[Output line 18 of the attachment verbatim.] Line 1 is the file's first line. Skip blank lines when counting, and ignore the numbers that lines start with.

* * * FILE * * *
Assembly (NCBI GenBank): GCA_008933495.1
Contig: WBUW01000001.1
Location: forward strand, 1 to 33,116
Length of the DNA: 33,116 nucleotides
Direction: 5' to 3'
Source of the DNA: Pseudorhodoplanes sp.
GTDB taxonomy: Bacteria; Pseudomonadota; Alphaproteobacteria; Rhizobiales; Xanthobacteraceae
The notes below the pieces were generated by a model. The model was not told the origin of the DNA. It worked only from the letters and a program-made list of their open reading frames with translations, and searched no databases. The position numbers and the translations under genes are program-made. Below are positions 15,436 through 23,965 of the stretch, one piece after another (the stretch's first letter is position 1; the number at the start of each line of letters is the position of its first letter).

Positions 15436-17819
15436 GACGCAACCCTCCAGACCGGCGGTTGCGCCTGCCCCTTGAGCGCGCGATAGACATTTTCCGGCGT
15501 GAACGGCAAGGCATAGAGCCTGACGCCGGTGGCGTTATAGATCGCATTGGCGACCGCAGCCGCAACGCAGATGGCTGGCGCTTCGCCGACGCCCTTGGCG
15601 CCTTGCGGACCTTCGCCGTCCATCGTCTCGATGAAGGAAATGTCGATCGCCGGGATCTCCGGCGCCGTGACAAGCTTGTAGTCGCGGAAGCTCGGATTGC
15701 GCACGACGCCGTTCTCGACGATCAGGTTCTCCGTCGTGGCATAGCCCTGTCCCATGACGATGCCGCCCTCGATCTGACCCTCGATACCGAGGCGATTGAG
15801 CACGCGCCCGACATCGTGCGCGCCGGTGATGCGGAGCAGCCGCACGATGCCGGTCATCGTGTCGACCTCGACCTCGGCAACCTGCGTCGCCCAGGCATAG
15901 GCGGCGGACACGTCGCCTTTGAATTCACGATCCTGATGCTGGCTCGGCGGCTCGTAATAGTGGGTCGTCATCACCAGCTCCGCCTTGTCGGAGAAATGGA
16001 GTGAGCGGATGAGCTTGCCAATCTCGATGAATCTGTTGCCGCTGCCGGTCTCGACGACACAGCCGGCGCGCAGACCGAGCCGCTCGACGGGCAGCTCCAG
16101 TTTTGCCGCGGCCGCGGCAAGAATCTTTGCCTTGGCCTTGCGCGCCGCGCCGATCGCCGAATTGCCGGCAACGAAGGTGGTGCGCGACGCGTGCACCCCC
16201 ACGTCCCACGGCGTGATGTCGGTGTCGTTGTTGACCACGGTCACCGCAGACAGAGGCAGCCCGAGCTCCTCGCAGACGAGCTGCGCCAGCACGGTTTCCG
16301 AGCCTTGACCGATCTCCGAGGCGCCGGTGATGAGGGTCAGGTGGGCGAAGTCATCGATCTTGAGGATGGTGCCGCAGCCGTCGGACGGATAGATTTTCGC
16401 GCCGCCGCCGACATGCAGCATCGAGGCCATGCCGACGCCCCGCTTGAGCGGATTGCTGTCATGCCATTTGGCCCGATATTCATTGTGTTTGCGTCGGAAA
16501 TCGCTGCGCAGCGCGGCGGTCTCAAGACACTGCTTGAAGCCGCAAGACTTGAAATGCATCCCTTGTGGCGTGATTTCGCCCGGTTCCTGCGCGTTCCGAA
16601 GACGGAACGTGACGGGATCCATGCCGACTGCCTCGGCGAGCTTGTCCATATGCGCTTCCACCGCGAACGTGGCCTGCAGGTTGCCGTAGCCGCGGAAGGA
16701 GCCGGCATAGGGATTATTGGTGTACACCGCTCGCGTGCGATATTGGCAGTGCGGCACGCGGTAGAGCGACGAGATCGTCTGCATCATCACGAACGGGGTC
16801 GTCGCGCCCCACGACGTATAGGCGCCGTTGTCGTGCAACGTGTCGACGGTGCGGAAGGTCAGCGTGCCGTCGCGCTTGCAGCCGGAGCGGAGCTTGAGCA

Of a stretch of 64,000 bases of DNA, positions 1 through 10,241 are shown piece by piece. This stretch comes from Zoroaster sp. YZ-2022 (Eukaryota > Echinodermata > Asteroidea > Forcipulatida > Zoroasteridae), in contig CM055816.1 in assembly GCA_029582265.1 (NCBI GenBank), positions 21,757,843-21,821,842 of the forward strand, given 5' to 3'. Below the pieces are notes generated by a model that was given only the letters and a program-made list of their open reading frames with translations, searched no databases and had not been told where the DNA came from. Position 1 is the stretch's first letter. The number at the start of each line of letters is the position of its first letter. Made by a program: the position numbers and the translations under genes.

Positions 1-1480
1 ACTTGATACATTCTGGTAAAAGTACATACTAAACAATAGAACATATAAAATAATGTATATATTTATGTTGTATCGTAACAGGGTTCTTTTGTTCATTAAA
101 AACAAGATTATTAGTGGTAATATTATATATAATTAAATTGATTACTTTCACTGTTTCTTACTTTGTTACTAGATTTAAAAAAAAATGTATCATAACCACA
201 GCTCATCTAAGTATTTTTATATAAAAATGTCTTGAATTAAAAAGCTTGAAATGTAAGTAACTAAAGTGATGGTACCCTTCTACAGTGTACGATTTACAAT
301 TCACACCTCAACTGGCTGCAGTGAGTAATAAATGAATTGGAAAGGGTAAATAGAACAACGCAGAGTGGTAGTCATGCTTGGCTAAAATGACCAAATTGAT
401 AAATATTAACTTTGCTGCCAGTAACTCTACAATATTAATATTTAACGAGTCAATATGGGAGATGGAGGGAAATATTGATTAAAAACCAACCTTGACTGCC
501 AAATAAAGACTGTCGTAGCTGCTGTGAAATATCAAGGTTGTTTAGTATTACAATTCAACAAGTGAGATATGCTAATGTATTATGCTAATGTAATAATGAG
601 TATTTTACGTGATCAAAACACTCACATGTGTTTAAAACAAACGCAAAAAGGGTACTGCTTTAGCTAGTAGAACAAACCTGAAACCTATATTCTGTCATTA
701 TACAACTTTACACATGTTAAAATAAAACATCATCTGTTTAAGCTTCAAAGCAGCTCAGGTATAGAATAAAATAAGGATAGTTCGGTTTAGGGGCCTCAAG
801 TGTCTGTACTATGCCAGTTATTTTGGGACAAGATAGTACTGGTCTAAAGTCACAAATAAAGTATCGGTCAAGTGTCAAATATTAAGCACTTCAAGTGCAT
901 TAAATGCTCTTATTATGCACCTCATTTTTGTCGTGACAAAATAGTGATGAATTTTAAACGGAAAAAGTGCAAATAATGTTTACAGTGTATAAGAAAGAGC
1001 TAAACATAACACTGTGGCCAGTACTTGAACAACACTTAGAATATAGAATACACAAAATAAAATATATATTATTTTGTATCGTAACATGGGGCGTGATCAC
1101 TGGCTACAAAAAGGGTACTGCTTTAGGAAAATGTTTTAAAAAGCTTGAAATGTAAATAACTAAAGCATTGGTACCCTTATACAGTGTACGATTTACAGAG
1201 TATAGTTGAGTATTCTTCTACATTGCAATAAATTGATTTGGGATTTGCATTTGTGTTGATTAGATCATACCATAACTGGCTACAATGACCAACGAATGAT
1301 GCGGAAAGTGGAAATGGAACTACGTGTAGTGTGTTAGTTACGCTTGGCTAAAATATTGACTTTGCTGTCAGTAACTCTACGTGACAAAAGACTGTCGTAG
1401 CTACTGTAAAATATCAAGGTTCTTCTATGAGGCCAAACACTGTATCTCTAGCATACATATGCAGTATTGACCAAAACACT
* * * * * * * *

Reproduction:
16201 ACGTCCCACGGCGTGATGTCGGTGTCGTTGTTGACCACGGTCACCGCAGACAGAGGCAGCCCGAGCTCCTCGCAGACGAGCTGCGCCAGCACGGTTTCCG